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Future Classic Friday: Citroen C3 Pluriel

Published 24 March 2017

'Pluriel'. The French word for 'plural', and quite an appropriate one for a car that, when it made its debut in 2003, was marketed as not just one, but five cars.

Car number one was a  conventional three-door hatchback with a multi-layer insulated top, so even at high speeds (well, moderately so, anyway - a 1.1-litre TU engine will only get you rolling so far) it didn't feel like a convertible.

Car number two was a full-length sunroof saloon, or in French parlance, 'landaulette'. You could open the top all the way to the back window or any stage in between.

Car number three was a convertible. With the roof open to the back window, you then detached the roof panels and window and stored them in a locker under the boot floor. Simple? Well, no, not really.

Citroen C3 Plurial (2)

Car number four was a full convertible. Undo a couple of catches and both roof side rails could be removed - but this required absolute faith in the weather forecast, because once detached there was nowhere to put the side panels, without which you had no way of putting the roof back on. This worked far better in St Tropez than it did in St Albans.

Finally, car number five was the one that nobody ever asked for, and hasn't been replicated since. Yes, the C3 Pluriel was the world's first and only roadster pick-up. With the back seats folded and the roof panels detached, you got an open top pick-up bed with a drop-down tailgate, ideal for transporting surfboards from one beach to another - although the only picture we've seen of a Pluriel transporting anything in this layout shows it carrying a cement mixer. As you do.

So there are the five cars in one, and as a modern classic it certainly wins points for being different. Pluriels are also stupidly cheap at the moment - you can pick up half decent MoT'd examples from around £500, though it's imperative to check the roof panels detach and reattach as they should, as they are known to fail. If so, you're stuck with a three-door hatchback, and there are other cars that are far better at being one of those.

Where the Pluriel does score, though, is in its quirkiness. Yes, it's all a bit naff, and is the kind of car that will only appeal to those who can be bothered taking it apart and putting it back together like a giant MegaBlocks set, but that immediately marks it out as a left-field choice. That, alone, makes it worthy of the Citroen badge.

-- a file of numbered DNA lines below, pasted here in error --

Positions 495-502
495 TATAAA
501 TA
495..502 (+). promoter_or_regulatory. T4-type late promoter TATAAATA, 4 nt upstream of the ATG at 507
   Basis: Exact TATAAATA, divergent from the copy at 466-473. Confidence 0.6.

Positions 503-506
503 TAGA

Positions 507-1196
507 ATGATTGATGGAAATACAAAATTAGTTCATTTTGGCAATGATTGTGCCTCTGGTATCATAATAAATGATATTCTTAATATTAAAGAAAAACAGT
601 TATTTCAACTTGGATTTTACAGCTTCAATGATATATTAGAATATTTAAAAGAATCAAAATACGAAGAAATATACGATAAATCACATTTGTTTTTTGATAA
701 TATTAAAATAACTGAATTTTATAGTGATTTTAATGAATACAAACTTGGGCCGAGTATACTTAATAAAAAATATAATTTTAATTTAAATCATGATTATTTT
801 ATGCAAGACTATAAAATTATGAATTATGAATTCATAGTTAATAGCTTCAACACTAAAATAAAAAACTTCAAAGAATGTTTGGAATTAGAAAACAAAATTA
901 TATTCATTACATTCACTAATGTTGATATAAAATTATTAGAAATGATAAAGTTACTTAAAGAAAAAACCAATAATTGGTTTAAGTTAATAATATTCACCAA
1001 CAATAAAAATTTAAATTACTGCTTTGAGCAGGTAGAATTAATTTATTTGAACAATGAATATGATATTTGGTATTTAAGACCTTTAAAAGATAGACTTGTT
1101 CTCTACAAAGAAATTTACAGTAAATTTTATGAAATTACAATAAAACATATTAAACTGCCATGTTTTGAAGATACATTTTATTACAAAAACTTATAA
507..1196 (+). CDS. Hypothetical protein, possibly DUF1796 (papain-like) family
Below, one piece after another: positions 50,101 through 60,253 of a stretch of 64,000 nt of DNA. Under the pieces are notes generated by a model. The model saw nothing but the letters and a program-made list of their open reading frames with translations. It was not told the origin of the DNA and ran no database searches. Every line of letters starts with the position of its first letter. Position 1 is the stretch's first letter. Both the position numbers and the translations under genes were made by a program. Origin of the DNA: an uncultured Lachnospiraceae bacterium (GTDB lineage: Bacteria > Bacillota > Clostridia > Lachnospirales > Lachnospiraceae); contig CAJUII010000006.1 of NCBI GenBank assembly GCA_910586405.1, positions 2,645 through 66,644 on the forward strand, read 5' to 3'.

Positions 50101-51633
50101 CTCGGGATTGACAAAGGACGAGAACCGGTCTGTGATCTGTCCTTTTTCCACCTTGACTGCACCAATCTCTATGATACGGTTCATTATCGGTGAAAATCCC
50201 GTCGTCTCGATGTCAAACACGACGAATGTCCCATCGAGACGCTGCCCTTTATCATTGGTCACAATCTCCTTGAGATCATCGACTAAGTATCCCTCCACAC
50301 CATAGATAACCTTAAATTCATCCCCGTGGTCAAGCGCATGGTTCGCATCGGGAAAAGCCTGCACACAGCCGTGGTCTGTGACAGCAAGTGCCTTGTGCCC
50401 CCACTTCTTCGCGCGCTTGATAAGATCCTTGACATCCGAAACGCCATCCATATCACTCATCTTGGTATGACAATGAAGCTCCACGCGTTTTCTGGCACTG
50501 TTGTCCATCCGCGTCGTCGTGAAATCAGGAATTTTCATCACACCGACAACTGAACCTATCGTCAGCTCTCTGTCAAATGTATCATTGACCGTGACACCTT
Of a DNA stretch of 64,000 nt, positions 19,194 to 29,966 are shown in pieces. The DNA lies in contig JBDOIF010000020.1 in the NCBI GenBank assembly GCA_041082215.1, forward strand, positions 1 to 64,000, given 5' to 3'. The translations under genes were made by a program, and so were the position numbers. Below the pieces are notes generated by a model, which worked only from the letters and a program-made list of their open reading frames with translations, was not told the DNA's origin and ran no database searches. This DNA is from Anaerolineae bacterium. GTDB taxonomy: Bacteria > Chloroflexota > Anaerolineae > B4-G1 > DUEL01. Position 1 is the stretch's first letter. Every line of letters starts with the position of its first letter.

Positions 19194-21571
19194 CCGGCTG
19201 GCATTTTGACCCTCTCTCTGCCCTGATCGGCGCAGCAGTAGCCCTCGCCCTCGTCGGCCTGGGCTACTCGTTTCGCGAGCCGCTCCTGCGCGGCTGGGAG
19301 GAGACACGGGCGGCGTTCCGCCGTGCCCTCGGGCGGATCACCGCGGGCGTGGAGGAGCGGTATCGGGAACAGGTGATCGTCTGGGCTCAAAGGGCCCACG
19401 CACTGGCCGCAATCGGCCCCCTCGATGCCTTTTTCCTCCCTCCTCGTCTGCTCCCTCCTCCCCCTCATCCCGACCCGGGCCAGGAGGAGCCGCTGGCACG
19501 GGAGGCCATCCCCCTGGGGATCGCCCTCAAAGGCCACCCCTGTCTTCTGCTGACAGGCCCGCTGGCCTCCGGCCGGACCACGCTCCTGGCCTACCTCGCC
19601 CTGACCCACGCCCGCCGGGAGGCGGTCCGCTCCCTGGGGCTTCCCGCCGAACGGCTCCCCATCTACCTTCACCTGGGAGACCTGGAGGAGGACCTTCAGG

Citroen C3 Plurial (8)

At present, Pluriel numbers are in steep decline. In the past three years, the numbers remaining on Britain's roads have almost halved, from nearly 8,000 to just over 4,000. This means they're firmly rooted in banger territory, and most banger buyers are much more interested in whether a car will start every morning than if you can partially dismantle it to accommodate an orange cement mixer. Expect those numbers to decline further over the coming months and years.

And when they do, and the Pluriel becomes even more of a rarity, interest will probably take off. It may not have been the spiritual successor to the 2CV that Citroen had hoped it would be, but the Pluriel was, at least, unlike anything else on the road. And in our book, that gives it a fighting chance of one day becoming a cherished classic.

Citroen C3 Plurial (9)


AlastairW    on 24 March 2017

I know a lady who owns one. Hideously unreliable, though that is mostly the stupid automatic gearbox rather than the pluriel bits.

elekie&a/c doctor    on 29 March 2017

It was fragile when new.Even worse today.It will only be a classic for its unreliable roof system.

Susan Green    on 15 July 2018

If you ow one of these you will love it to its dying day. Can vouch for the reliability and cant beat the space for 4 peoples unlike a mini convertible. Shall keep my next one to remain in the family for several generations like the quirky classic it is and pretty too. xxx

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